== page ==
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Money Flows: What Is Holding Back Investment In Agroecological Research For Africa?

Published on 1 January 2020

The rapidly evolving threats to food and farming systems — from climate shocks to pest stresses — make it more crucial than ever to ensure a continuous flow of knowledge and innovation. Agricultural research for development (AgR4D) is particularly important in sub-Saharan Africa, where climate threats are immediate and food insecurity remains high.

With unsustainable forms of intensification driving negative social and environmental impacts in Africa, and with COVID-19 revealing major vulnerabilities in food supply chains, agroecology is emerging as a viable pathway for building sustainable and resilient food systems. Agroecology combines different plants and animals, and uses natural synergies – not synthetic chemicals – to regenerate soils, fertilize crops, and fight pests.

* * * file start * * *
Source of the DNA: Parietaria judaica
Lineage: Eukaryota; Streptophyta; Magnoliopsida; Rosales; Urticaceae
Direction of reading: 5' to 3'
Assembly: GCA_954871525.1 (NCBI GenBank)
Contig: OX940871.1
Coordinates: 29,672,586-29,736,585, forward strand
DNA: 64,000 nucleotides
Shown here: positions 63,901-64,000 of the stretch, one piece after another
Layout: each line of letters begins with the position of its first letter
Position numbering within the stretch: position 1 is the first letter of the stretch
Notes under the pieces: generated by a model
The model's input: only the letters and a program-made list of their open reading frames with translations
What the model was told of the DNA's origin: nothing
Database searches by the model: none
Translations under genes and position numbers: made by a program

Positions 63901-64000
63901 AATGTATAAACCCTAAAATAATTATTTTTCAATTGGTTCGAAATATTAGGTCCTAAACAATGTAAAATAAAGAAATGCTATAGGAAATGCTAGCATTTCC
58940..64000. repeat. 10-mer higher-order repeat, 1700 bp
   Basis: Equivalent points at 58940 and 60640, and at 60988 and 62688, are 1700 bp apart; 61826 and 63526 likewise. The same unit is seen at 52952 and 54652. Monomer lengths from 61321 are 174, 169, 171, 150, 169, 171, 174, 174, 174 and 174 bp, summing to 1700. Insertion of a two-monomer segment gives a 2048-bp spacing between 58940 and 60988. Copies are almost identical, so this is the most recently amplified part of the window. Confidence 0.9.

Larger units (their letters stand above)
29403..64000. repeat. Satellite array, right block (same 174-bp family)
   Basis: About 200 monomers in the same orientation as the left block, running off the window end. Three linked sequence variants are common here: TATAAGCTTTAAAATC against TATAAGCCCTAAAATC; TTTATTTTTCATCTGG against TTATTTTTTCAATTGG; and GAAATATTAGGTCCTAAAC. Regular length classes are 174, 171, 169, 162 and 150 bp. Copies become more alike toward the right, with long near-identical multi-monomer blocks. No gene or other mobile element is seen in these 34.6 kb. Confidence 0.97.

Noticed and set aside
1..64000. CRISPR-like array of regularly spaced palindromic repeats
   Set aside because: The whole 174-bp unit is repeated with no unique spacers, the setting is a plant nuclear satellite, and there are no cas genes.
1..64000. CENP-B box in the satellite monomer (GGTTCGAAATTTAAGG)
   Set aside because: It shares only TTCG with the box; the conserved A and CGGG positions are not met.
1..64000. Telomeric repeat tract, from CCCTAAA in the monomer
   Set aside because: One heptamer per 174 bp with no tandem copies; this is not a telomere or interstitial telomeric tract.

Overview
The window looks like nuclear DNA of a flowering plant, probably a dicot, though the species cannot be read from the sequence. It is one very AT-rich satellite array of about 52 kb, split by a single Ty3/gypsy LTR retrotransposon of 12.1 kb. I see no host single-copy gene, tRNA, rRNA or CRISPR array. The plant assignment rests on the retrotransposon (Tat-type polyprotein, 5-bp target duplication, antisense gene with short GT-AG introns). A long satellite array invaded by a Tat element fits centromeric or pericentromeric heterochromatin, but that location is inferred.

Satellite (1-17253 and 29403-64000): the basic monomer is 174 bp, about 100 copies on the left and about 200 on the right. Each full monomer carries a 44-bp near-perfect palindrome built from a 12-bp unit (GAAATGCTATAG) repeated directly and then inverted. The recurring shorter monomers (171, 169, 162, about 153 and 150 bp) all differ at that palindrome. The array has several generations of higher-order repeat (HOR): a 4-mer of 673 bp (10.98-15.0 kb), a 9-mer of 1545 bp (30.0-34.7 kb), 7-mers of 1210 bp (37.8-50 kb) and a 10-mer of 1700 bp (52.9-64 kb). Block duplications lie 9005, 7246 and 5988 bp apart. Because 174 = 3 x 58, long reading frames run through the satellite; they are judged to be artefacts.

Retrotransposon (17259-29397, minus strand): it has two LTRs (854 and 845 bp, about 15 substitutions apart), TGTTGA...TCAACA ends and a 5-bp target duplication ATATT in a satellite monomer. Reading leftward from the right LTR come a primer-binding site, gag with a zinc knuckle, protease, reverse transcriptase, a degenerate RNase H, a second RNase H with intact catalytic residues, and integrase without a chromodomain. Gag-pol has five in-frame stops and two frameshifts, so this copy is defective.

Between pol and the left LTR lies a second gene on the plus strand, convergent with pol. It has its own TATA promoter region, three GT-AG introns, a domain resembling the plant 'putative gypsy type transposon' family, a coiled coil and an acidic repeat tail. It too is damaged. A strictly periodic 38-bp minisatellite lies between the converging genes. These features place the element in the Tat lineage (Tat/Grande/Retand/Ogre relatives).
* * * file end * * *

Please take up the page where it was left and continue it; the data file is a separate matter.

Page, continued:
Diversity in the field increases access to fresh and nutritious foods for communities and keeps traditional food cultures alive. Agroecology also improves farmers’ livelihoods through diverse income streams, resilience to shocks, and short supply chains that retain value in the community. In other words, agroecology has the potential to reconcile the economic, environmental and social dimensions of sustainability.

Cite this publication

Pavageau, C.; Pondini, S. and Geck, M. (2020) Money Flows: What Is Holding Back Investment In Agroecological Research For Africa? Biovision Foundation for Ecological Development & International Panel of Experts on Sustainable Food Systems

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Authors

Charlotte Pavageau

Stefanie Pondini

Matthias Geck

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language
English

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Region
Africa

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